Ever had an employee go and measure a job, and when he returns you find he forgot to put the tape up to the baseboard? Of course you have. Gary Potter, of Seattle-based Potter Construction, had, too — until he developed and implemented this “measure checklist.”

Potter's designers don't write the actual measurements on this sheet — they do that on the company-issued quarter-inch grid pads, which allow them to make sketches on site. (“It's a step up from a yellow pad,” Potter says.) This checklist is simply a reminder to measure all components of the job. If something on the list doesn't apply to a particular project, it's simply crossed off or left blank.

  • That's the northeast corner of every room involved in the project.
  • Potter's designers do the measuring, and because designers don't walk around with a toolbelt on all day, they're liable to forget the tape measure once in awhile if they're not reminded. Also, like many companies, Potter has the designers photograph the existing structure.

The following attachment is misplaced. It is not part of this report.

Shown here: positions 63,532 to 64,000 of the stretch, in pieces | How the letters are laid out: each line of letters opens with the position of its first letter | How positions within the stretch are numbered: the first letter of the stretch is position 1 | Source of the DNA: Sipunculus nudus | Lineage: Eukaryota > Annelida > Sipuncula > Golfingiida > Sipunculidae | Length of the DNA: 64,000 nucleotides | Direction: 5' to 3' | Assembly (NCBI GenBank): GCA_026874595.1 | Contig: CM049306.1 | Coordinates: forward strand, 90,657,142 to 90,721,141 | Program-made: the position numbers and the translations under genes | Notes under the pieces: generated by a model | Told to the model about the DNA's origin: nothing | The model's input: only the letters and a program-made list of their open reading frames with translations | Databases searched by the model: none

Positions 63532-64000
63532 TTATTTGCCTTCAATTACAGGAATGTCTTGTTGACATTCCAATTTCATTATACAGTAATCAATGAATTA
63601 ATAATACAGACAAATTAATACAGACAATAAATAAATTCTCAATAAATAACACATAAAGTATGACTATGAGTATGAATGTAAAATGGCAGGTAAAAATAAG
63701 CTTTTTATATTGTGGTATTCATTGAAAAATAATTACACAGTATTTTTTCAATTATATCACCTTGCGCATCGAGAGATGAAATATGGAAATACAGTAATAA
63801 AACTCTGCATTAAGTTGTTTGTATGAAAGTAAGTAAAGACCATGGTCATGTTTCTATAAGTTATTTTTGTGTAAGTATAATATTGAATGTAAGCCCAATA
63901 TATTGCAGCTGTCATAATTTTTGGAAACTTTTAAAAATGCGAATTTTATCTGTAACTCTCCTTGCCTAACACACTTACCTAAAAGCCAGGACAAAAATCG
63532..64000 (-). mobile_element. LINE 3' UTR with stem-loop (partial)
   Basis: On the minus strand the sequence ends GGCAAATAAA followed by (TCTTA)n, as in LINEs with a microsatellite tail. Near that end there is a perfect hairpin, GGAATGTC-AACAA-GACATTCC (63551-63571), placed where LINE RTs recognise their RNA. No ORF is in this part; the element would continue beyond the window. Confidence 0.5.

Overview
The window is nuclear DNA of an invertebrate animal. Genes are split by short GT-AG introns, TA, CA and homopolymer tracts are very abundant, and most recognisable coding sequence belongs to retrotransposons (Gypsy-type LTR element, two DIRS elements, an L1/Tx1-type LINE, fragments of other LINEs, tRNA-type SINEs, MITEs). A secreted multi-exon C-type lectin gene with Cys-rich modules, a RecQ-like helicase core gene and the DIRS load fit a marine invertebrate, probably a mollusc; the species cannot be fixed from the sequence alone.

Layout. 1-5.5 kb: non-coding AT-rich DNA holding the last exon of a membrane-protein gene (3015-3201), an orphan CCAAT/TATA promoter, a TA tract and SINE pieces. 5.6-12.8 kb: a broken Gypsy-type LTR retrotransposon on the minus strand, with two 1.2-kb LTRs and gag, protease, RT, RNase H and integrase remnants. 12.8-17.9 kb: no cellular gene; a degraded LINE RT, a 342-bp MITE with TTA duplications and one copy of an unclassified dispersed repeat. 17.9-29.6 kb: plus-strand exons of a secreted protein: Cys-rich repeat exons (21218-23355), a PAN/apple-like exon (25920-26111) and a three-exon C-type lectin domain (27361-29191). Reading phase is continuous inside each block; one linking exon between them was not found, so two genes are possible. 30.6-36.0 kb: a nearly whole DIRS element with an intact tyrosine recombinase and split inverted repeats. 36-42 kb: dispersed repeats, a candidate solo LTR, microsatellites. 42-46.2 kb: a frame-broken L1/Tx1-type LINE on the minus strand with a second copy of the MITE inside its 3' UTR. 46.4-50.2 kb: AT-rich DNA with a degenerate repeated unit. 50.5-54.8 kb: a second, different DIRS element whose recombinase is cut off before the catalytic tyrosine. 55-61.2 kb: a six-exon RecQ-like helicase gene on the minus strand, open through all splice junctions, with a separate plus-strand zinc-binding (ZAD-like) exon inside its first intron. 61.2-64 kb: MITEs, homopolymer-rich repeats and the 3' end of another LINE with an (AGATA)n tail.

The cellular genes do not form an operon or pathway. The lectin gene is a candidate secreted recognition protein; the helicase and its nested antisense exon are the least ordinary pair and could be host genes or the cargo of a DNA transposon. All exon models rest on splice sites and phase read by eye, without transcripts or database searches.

• Washington state requires that you have a legal description of the property — which the homeowner should have — before you can get a building permit. Having this little reminder on the checklist has saved Potter and his employees countless return trips over the three-plus years they have been using it.
  • The extra boxes on the checklist are for notes or anything additional the designer noticed. As with almost all forms at remodeling companies, this one is a work in progress and from time to time there will be something to add.img xlink:alt="" src="tcm:15-57700" style="WIDTH: 300px">